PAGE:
Celebrating a Life Filled With the Love of Music

Thursday, April 30, 2015
Dees performs with friends during a concert held in his honor Saturday, April 25, in front of the courthouse in Piggott.(TD photo/Jessica Rainwater)

Lifetime Piggott resident Leland Dees has lived a life filled with love of music.

His first musical instrument was an old guitar someone had smashed. He was six-years-old when he found the guitar, replaced the neck and took wires out of an old screen door, which he used to restring the guitar. He tuned it to the key of open E by ear, which he didn't even know existed, "but I could strum it and sing along," Dees said.

Soon after his parents bought him a guitar out of Montgomery Ward and he was playing rhythm at Piggott school dances by the age of six.

Leland Dees

Dees, 85, remembers his childhood fondly, hunting, fishing, camping and swimming with his friends. He even recalls Ernest Hemingway bird hunting near his home. "We just thought he was some bum that never cut his hair, we had no idea," Dees said.

As time went on his love for music grew and, at the age of 12, his uncle Osco Vancil gave him his first fiddle. He also played the mandolin, which he said was basically like the fiddle, and drums. He was self-taught, and everything has been by ear.

"I played the drums in the Piggott High School band and I made all A's but I never read a piece of sheet music," Dees said.

In 1946, Dees' mother went to see a traveling fortune teller who had stopped in Piggott. The man said he was not a fortune teller, but he could see in the short, upcoming future. His mother told him the fortune teller said her son would be in broadcasting. Dees said the news befuddled him and his mother, but the next day Dees was walking toward Piggott and a black Cadillac whizzed by. Upon passing him the car came to a screeching stop and backed up. The man driving rolled down the window and asked, "Are you Leland Dees?" Dees replied that he was and the man said, "I'm Ray Van and I've been looking for you. I want you to come try out for my new hillbilly band."

Dees played his fiddle that evening for Van, who knew immediately Dees was exactly what he was looking for; thus began Dees' career in music with Ray Van and the Arkansas Travelers. They could be heard every morning from 5:30 to 6 a.m. at KLCN in Blytheville, the first radio station in Arkansas.

Dees continued to go to school at Piggott, playing drums in the band and performing with different bands around the area. He would go on tour for a few months and then return to school. One particular evening he tried out with Butterball and the River Boys at Greenway High School where his future wife was ushering the event. The next morning he was walking past the school steps and there were two girls, one was his girlfriend at the time, and the other was Katherine. "From the first time I spoke with Katherine I knew she was what I wanted in my life," Dees said.

It wasn't long before Katherine and Dees were inseparable, and the two married in 1949. Dees was 20 and Katherine was two days from being 17, but they were very much in love. "God's greatest gift is the love of a good woman," Dees said. "And Katherine had a lot of it." Katherine became a nurse and thoroughly enjoyed it. She would pick up extra shifts while Dees was off playing bluegrass. "She always said if you don't absolutely love what you're doing, then don't do it," he said. "Then she would tell me don't you ever quit playing that fiddle."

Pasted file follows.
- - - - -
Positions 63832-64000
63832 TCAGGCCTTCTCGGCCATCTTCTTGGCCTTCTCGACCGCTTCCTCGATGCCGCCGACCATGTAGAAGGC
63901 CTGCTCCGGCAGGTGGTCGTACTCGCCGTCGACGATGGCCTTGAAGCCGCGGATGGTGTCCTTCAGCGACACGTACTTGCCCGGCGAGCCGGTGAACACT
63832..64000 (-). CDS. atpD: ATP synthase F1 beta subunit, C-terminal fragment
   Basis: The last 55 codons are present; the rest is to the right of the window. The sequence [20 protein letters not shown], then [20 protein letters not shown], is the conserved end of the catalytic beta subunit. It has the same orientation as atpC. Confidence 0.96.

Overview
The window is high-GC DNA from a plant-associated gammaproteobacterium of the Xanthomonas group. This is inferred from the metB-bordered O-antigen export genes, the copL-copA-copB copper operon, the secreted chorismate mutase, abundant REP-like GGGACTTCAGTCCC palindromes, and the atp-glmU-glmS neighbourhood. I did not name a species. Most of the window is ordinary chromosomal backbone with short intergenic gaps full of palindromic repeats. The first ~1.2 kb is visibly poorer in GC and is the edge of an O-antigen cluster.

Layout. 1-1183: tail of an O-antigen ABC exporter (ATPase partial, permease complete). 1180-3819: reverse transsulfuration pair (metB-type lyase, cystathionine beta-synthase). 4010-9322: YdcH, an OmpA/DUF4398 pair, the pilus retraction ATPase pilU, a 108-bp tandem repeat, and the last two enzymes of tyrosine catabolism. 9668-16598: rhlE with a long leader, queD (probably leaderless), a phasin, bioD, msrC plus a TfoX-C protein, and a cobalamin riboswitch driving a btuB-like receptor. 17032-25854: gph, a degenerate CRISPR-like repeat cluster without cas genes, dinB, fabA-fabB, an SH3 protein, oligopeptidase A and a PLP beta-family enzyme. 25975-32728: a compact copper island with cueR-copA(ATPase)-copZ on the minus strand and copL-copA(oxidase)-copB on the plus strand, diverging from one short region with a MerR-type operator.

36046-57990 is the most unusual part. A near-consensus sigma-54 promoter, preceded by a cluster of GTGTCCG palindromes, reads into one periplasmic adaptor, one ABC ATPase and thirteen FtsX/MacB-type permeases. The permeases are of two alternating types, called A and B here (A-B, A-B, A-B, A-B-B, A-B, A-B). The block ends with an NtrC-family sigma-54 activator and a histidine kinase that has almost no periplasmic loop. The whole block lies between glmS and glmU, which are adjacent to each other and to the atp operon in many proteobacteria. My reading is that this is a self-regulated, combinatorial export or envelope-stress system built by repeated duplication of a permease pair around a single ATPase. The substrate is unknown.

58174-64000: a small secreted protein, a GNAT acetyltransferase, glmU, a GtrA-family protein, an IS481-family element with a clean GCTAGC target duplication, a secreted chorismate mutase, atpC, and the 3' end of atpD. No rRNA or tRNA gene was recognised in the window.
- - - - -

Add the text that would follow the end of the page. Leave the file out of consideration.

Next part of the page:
Dees played with many of the great bluegrass bands throughout the country, including Jim and Jesse McReynolds, Ralph Stanley, Frank Munser, Doug Dillard, Ernie Ashworth, Stormy Cooper, John Hartford, Bill Rice, Mac Wiseman, Lester Flatts, the Dowdy Brothers, and he played twin fiddles with Dusty Rhodes and Dale Potter. "The song Time Changes Everything was very popular back then," Dees said.

In the 1970s and 80s Dees spent a lot of time with Tim Crouch. They sold Electrolux vacuums during the day and played competitions everywhere from Jonesboro to Salem in the evening. "Usually Tim won first and I won second, but finally in 1980 at Salem I got first," Dees said.

He also played with several bands including Shady Hill Bluegrass, the Bootheel Jamboree, Clay County Bluegrass and The Darlings. "Andy Griffith was one of the hardest people I ever played with," he said. "And Doug Dillard was hard to keep up with too; he could burn it up."

One of the most memorable things he saw traveling was in Nashville, Ind. He was eating at a rest stop when he noticed a 1930 Ford Model A across the street. He approached the car and inside was a hat and a picture of John Dillinger. Turned out he was at the site of Dillinger's old home. The house had been torn down and the car was left there as a memorial.

Another memorable moment for him was when he met Doc Watson and his son Merle. "I had always wanted to see them as Watson was blind," he said. "And wouldn't you know a couple days later Merle was digging a hole with a tractor and it fell on top of him, killing him."

Dees and Katherine celebrated 65 years of marriage only days before she passed away in October of 2014. Dees and Katherine had one son Terry Dees, who plays drums. He has recorded with Rex Allen Jr. and played with bands such as Black Stone Cherry, Kentucky Headhunters and Hinder. Dees also has one grandchild, Autumn Turner of Piggott, and two great-grandchildren Charlie and Ally.

Now Dees spends his days at home repairing vacuum cleaners, taking care of his pets and playing music with his friends. "We get together often, play and have a good time," Dees said.

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